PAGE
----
Mixed Methods Longitudinal Research


  • Susanne Vogl Universität Stuttgart




mixed methods research, longitudinal research, research design, time, integration


Longitudinal research holds great promise for researching change and continuity. Qualitative and quantitative longitudinal research can be combined within a mixed methods framework, which enables gaining complementary insights that are more nuanced and more valid. However, longitudinal research generally entails more practical challenges than cross-sectional research. Further, combining qualitative and quantitative strategies in mixed methods longitudinal research (MMLR) multiplies these challenges. In this publication, I start by conceptualizing qualitative and quantitative longitudinal research and highlighting their respective strengths and challenges. I subsequently outline design options and implications of mixed methods longitudinal projects. Hereby, I distinguish traditional dimensions of mixed methods and longitudinal research designs, such as time and timing, priority, purpose, sampling, data collection, analysis and interpretation, and reporting. In MMLR these dimensions have an extended time dimension because these design decisions have to be made or revisited in each wave. With this contribution, I aim to advance conceptual thinking in an area of research that is certainly underdeveloped, but has great potential.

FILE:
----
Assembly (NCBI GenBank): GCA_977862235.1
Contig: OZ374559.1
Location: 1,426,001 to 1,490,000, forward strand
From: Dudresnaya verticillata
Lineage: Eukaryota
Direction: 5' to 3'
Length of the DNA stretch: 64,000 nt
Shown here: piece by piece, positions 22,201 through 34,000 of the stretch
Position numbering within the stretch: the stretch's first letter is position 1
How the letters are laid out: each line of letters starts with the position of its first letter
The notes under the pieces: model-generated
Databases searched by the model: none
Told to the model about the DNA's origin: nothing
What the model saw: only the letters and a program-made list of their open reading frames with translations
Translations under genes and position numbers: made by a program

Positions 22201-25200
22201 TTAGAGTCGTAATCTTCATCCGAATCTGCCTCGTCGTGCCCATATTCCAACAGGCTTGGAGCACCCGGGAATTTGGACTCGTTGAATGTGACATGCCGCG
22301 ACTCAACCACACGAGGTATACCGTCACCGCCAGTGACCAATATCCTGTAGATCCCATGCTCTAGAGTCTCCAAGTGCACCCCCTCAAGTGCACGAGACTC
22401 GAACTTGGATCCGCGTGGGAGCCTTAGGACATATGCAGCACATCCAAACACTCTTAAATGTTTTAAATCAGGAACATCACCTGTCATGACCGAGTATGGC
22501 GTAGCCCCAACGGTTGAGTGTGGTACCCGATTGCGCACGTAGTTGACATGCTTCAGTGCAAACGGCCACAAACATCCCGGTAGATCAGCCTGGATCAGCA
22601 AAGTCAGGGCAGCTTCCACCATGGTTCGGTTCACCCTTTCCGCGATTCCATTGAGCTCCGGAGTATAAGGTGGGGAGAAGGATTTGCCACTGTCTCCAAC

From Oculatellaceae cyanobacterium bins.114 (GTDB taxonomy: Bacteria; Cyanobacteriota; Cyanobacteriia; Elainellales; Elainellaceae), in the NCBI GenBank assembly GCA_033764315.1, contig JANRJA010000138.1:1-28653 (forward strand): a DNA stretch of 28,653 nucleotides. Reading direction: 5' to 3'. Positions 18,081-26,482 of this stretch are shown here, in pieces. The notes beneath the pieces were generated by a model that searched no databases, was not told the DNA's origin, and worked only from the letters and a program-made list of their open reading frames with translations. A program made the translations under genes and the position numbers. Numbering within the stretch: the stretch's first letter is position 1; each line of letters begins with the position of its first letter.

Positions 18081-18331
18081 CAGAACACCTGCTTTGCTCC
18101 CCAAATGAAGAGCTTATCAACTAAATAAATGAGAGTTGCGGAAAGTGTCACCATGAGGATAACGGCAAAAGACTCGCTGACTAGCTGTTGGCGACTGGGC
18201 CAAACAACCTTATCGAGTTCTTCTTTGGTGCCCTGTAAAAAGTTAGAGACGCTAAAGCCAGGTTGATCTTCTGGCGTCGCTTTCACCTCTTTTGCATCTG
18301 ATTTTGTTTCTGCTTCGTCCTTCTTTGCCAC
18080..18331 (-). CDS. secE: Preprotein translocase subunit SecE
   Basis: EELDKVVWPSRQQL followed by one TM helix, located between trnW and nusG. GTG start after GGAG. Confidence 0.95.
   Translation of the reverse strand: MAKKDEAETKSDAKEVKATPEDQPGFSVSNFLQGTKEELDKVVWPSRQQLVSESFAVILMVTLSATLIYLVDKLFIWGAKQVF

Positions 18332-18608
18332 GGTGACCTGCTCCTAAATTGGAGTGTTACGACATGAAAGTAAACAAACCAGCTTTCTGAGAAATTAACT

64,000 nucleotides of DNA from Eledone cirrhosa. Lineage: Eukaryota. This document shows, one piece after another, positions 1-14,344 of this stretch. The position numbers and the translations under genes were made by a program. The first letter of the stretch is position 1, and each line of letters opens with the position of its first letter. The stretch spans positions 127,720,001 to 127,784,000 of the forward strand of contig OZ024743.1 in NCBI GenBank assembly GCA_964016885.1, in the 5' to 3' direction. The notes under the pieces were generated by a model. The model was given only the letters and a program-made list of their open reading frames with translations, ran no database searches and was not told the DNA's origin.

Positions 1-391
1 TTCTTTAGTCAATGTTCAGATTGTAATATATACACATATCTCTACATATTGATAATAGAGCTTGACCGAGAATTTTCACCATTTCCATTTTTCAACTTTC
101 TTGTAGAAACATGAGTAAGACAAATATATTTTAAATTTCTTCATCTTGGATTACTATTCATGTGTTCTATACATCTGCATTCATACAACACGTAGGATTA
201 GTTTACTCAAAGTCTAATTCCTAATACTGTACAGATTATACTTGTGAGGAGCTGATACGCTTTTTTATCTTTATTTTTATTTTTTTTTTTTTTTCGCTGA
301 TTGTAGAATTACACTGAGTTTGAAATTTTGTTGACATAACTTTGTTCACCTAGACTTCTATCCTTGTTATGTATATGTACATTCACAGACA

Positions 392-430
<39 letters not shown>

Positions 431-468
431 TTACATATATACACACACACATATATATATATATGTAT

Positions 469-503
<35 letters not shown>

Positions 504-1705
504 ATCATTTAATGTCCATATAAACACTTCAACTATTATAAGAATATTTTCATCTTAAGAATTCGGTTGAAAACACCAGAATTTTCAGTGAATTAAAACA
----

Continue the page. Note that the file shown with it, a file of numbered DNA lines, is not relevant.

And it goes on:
Download data is not yet available.

Author Biography

Susanne Vogl, Universität Stuttgart

Susanne VOGL is professor of sociology at the University of Stuttgart with a focus on research methods. Her research agenda is centered on improving existing methods in social sciences and further developing techniques and methods. Based on her aim to contribute to a more inclusive research practice, she develops integrative strategies for data collection and methods of analysis. Professor VOGL's substantive fields of research include the sociology of deviance, children and young people, family, and life course.